Finally the two independent solutions are compared, along with the actual equation, to ensure it has been solved correctly

ID Operands Solution Equation
1 3 25 3 * 7 + 4


When the correct equation has been independently solved correctly twice, then the problem can be considered Done.



The analyst selects the options from the portfolio, matches them against the available equations, and writes them onto index cards. Each index card should contain the option ID and the equation as follows:



The solver takes each index card with an equation on it, and solves it. Any intermediate calculations should be written on a separate sheet, and calculators should not be used (although someone who did use a calculator at SPA didn’t seem to gain any advantage!) The answer is to be written on the back of the back of the index card, to the left side, and covered with a small post-it so that is hidden and can’t be copied.



The checker also takes each index card with an equation on it, and solves it. Again, any intermediate calculations should be written on a separate sheet, and calculators should not be used. this time, the answer is to be written on the back of the back of the index card, to the right side, and again covered with a small post-it so that is hidden.



The accepter takes the index card and confirms whether the ID and equation match correctly, and that the two answers are both the same and correct. The they are, the the problem is Done, otherwise they reject it. Each scenario will handle rejection differently.


The managers job is to keep time, ensure the process is being followed and capture metrics. Every 30 seconds they should count how many of the maths problems are in each stage of the value stream and record it on a worksheet. It is these numbers which can be fed into a spreadsheet to generate a Cumulative Flow Diagram to visualise the flow.



Each scenario is 5 minutes each.

Phase Driven

For a phase driven approach, the team should initially plan how many of the set of options they think that they can complete in the 5 minutes available. Then all the selected options are worked on phase by phase. Thus they are all analysed, then all handed over to be solved, then all handed over to be checked, and finally all handed over to be accepted. Any rejected work can only be moved back to the beginning once everything else has been accepted as Done.

Time Boxed

For the time boxed approach, the team should plan how many of the set of options they think that they can complete in the 1st of the 5 minutes. Those options are then worked on by the team individually. Specialism still applies, but once a problem has been analysed, it can move to be solved, check and analysed without waiting for the whole batch. At the end of the 1 minute time-box, the team should stop, review and re-plan the next minute, deciding how many problems to work on next. This is repeated until the 5 minutes are up i.e. there are 5 x 1 minutes time boxes. Any rejected work can be passed back immediately.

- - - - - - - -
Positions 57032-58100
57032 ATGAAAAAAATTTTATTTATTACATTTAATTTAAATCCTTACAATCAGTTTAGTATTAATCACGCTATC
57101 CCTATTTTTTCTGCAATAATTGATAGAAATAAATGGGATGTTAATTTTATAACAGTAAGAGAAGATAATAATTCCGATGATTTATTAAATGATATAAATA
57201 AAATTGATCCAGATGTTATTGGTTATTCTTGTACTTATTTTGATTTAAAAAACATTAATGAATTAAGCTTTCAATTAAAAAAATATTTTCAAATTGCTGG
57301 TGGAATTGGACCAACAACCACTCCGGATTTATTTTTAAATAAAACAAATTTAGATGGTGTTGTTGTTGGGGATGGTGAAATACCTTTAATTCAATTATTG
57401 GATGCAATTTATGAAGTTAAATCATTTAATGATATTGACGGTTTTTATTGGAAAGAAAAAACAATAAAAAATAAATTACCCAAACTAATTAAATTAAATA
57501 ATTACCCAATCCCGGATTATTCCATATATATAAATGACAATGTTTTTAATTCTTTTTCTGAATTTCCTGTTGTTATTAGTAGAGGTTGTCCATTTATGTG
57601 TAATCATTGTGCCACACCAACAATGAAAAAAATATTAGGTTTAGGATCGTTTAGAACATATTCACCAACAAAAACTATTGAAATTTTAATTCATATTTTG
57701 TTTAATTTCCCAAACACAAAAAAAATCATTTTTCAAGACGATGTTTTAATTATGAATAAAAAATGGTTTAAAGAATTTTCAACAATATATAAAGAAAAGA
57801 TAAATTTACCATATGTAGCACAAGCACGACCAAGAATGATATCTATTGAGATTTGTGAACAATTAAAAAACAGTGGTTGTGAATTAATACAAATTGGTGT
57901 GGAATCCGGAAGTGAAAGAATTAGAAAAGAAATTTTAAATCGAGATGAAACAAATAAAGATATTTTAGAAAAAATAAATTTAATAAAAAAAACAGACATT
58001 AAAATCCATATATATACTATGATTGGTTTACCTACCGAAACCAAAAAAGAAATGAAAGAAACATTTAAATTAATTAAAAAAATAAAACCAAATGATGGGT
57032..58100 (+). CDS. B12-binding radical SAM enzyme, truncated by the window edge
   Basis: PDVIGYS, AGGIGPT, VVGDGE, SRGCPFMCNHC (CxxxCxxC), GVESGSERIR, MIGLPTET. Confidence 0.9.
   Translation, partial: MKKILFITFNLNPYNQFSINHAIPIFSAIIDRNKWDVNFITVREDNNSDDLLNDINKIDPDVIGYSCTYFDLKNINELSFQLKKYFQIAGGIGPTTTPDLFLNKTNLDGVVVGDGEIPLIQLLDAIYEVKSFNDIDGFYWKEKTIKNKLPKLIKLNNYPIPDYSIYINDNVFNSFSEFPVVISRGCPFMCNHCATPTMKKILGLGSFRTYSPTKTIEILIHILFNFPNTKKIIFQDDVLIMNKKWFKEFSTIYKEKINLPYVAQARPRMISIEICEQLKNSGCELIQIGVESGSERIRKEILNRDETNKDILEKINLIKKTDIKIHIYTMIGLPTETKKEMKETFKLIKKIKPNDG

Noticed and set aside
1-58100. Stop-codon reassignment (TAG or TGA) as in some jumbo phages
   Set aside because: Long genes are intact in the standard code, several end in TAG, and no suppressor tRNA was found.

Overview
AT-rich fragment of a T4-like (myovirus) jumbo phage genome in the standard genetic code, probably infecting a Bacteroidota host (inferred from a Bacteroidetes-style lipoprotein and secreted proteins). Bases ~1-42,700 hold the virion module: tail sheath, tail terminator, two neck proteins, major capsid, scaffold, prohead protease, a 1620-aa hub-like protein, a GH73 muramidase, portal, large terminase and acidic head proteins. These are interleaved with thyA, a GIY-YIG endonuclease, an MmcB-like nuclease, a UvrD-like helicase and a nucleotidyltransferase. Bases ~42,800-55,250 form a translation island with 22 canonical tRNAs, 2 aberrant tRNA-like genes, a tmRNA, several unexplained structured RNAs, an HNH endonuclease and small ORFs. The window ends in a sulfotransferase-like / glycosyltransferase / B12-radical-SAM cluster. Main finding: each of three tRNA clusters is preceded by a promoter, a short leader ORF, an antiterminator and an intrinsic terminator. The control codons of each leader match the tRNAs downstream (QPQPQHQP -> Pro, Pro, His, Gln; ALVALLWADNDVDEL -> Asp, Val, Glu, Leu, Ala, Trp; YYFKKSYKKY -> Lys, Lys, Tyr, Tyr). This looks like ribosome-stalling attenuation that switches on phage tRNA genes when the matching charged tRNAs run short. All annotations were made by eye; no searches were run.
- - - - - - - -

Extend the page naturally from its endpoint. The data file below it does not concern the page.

Flow Based

For the flow based approach, the team should pick 1 problem at a time to solve. As with the time boxed scenario, specialism still applies, so once a problem has been analysed, it can move to be solved, check and analysed. However, there should only be one problem in each stage of the value stream at a time, thus creating a pull system. Any rejected work can be passed back immediately (which may result in the WIP limits being broken), or the accepter can pull in the appropriate role to resolve the issue.


The metrics from the managers worksheets can be fed into an excel spreadsheet (included in the download package) to generate CFD diagrams. Here are 3 from one of the teams at SPA.

Phase Driven


Time Boxed


Flow Based



There are a number of variations I’d like to try.

  • One of the things I’ve noticed is that the maths problems may be just a little bit too difficult for some teams, and the take too long sometimes to get any really useful results. One option would be to extend the time for each scenario to 10 minutes to allow more time. I wonder whether this could make it less snappy though.
  • The time-boxed scenario never really plays out how I envisaged it. This is partly down to the short time frames. Stopping, reviewing and replanning every minute doesn’t seem right – especially when you can only manage 1 problem in a minute! What i was trying to show was the small-batching nature a time-box can have. One way round this is to explicitly create the batches in a similar way to the Penny Game.
  • Some people don’t like the mental exercise involved in the maths! Katherine Kirk described a variation to me where the teams used a “Pictionary” workflow instead. Options –> Describing –> Drawing –> Guessing –> Checking –> Done
  • Its quite likely that the Flow scenario comes out “best” because its the last one. It would be interesting to run the scenarios in different orders to see what impact that had. Especially if there are 3 or more teams so that each team can start with a different scenario. This would possibly be more complicated to run, but with enough facilitation could be done.

Feel free to download the pack, which contains:

  • Handouts – PDFs of the options, analysis and accepter worksheets for each scenario
  • Spreadsheets – one with all the details used to create the worksheets, and one to be used to create the CFDs
  • Powerpoint – slides with simple instructions for running the experiment

All I ask is that you let me know how you got on, and what variations you come up with. Here are the SPA results and LWS results.